J.T. Rhodes – A Remembrance

J.T. Rhodes – A Remembrance

I am honored to write about a dear friend and an inspirational man I truly admired.  I first met J.T. back in October of 1995, about a year and a half after my first kidney transplant.  He was part of a small group of recipients who met once a month at a local hospital to talk about their transplant experiences.  We quickly became friends and a few months later, travelled together to the U.S. Transplant Games in Salt Lake City.  Over the coming years, we would travel together to four other U.S. Games and the World Transplant Games in Sydney, Australia…but it was through TRIO where I really got to know J.T.  It didn’t take long for me to discover that helping transplant patients live better lives was J.T.'s passion.

 

Our local support group was chartered as a chapter of TRIO in early 1996 and J.T. was elected as Chapter President. Our group started out small but quickly grew under J.T.’s leadership.  He constantly encouraged our involvement and challenged us to discover new ways to raise donor awareness.  But our monthly meetings were about much more than discussing donor awareness activities.  As a service to our members, J.T. made sure that we, as recipients, continued to be educated about our new lives.  Nearly every month, an area physician, surgeon, or other specialist would come speak to us on a topic related to transplant.  Support was also key.  At every meeting, J.T. ensured that everyone, both members and visitors to our group, had the opportunity to share their questions and concerns.  It is J.T.’s unquestioning and undying love for transplant patients that continues to be so inspirational.

 

For all of you who never had the opportunity to know J.T. or to know of his work, let me assure you, he either attended, volunteered for, or helped organize far more than I could possibly list here.  Not only would I risk boring you with a very long list, but I risk forgetting some of the most important things J.T. accomplished.  But it would not be fair to J.T. if I did not list some of what most stands out.

  • He was President of TRIO of Northeast Florida for over 12 years.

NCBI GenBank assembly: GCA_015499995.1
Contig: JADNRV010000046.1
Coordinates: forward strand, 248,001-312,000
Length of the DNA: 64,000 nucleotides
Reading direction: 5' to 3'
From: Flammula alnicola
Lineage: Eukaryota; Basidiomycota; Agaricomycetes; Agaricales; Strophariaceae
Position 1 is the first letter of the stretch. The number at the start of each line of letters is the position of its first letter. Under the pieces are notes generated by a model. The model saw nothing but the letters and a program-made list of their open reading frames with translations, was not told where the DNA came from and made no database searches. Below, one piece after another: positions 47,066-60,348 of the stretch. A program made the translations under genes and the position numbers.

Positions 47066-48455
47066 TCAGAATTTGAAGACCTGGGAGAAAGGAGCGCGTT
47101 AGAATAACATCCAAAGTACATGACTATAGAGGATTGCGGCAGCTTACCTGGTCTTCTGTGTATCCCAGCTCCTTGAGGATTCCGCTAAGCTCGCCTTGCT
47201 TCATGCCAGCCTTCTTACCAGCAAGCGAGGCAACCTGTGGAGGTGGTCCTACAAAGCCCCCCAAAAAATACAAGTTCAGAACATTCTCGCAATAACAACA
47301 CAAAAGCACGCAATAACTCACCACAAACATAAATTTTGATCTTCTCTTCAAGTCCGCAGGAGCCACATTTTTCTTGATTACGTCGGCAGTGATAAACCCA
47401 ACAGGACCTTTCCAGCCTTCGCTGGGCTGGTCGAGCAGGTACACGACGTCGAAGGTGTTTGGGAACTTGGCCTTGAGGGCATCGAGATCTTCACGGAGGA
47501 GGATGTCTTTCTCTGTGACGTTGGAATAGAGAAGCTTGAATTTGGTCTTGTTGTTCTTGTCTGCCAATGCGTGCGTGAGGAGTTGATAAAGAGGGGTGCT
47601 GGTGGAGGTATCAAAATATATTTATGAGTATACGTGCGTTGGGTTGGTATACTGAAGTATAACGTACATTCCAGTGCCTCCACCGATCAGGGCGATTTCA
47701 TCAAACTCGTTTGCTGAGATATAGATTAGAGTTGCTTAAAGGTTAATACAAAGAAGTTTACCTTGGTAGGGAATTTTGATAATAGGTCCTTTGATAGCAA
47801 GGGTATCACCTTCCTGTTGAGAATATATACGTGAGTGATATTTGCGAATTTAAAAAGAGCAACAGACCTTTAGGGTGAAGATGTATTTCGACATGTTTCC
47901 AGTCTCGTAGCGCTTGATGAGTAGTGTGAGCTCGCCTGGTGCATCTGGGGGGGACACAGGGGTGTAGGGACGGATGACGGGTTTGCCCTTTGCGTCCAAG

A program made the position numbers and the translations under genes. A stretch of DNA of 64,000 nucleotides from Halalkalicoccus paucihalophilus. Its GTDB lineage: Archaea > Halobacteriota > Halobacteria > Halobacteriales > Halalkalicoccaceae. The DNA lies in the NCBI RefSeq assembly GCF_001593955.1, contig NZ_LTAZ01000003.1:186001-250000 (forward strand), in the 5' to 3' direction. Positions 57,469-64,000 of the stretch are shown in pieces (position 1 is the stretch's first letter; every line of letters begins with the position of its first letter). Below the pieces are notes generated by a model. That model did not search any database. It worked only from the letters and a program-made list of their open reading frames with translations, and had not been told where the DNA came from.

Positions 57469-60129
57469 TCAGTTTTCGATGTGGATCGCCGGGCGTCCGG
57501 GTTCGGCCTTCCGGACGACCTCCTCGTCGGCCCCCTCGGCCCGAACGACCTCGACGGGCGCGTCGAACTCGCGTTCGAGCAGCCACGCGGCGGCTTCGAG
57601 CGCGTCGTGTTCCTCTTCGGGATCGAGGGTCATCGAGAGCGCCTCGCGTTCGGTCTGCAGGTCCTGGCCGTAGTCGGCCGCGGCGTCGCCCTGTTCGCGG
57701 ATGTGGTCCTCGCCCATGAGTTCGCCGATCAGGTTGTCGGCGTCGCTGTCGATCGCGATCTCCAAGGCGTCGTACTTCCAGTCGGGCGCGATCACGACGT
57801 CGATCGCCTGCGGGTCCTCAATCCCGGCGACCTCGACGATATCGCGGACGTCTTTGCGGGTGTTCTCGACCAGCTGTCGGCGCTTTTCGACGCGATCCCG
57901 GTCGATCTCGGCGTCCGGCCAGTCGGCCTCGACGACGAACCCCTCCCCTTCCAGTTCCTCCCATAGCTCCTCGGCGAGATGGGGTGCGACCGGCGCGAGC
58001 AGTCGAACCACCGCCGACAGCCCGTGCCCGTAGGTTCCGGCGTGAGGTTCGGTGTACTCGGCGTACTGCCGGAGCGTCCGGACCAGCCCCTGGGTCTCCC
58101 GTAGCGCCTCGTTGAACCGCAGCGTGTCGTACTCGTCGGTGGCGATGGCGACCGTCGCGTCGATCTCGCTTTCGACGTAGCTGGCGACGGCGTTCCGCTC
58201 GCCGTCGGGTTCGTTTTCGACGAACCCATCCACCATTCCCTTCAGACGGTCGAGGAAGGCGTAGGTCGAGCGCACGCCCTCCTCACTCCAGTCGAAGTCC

• He served as President of TRIO National for four years, from 2006 to 2010 and served as a member of the National Board of Directors for 8 additional years.
  • He attended nearly every U.S. and World Transplant Games in his 20 years as a recipient.
  • He led our chapter in the planning and organizing the 2005 TRIO National Conference held here in Jacksonville. The conference was attended by TRIO members from around the country and some very noteworthy speakers, including liver recipient Pat Summerall and heart recipient and owner of the Orlando Magic, Rich DeVos.
  • He also led our chapter by heading up the first Donate Life Day, now in its 9th year.  DLD is a community event designed to educate people about organ and tissue donation.
  • He helped Mayo Clinic Jacksonville open their transplant program by leading a letter-writing campaign to then-governor Lawton Chiles.
  • He assisted in establishing a transplant patient mentoring program in cooperation with an area transplant center.

Under J.T.’s leadership our TRIO chapter also:

  • Held awards banquets honoring transplant physicians, nurses, and other transplant specialists.
  • Hosted annual Christmas Day dinners for transplant patients needing to stay in Jacksonville over the holidays.
  • Volunteered for area donor awareness and fund-raising events hosted by other area transplant organizations.
  • Sent Thanksgiving fruit baskets to all of the area dialysis centers for their patients and staff.

The extent of J.T.’s work in helping his fellow recipients was simply incredible.  He never turned down an opportunity to serve the transplant community.

As active as he was in TRIO, J.T. kept very busy with other aspects of his life.  He worked fulltime as a CPA, he exercised daily at the nearby YMCA, took long bike rides on weekends, enjoyed boat rides out on the nearby St. Johns River, and was a huge Florida Gator fan, attending home football games whenever he could.  Those who knew J.T. also knew his little dog, Rosie, who he loved and adored.

I couldn’t possibly complete an article about J.T. without talking about what many people loved most about him…his zest for life.  It was hard to find a time when J.T. was not smiling or laughing.  His laughter was hearty and contagious. Wherever J.T. went, fun and laughter were not far behind.  I am reminded of an on-going joke that we had:  He and I roomed together at every Transplant Games we both attended, and as we packed getting ready to head home each time, he would joke and laugh about losing all of his gold medals once again.  “I don’t know where they went!  I had 5 gold medals and now I can’t find them!”  Yes, there were parts of life J.T. took very seriously, but he never lost his love for laughter.

As I look back on the past 18 years, I see J.T. as a beacon of hope.  He stood strong, often in the face of adversity, for transplant patients.  He fought tirelessly to help patients get desperately needed organs and to help recipients live longer, healthier lives.  His compassion and conviction in serving his fellow recipients were unyielding.  I admire and stand in awe of all that he accomplished, and all that he was as a human being.  I think if he could say one last thing to us it would be, “Enjoy life, don’t take a single day for granted, and use your blessings in the service of others.”

So long, my good friend.  I miss you greatly but look to the day when we meet again.

 

Contact Information

  • Author: Steve Binder
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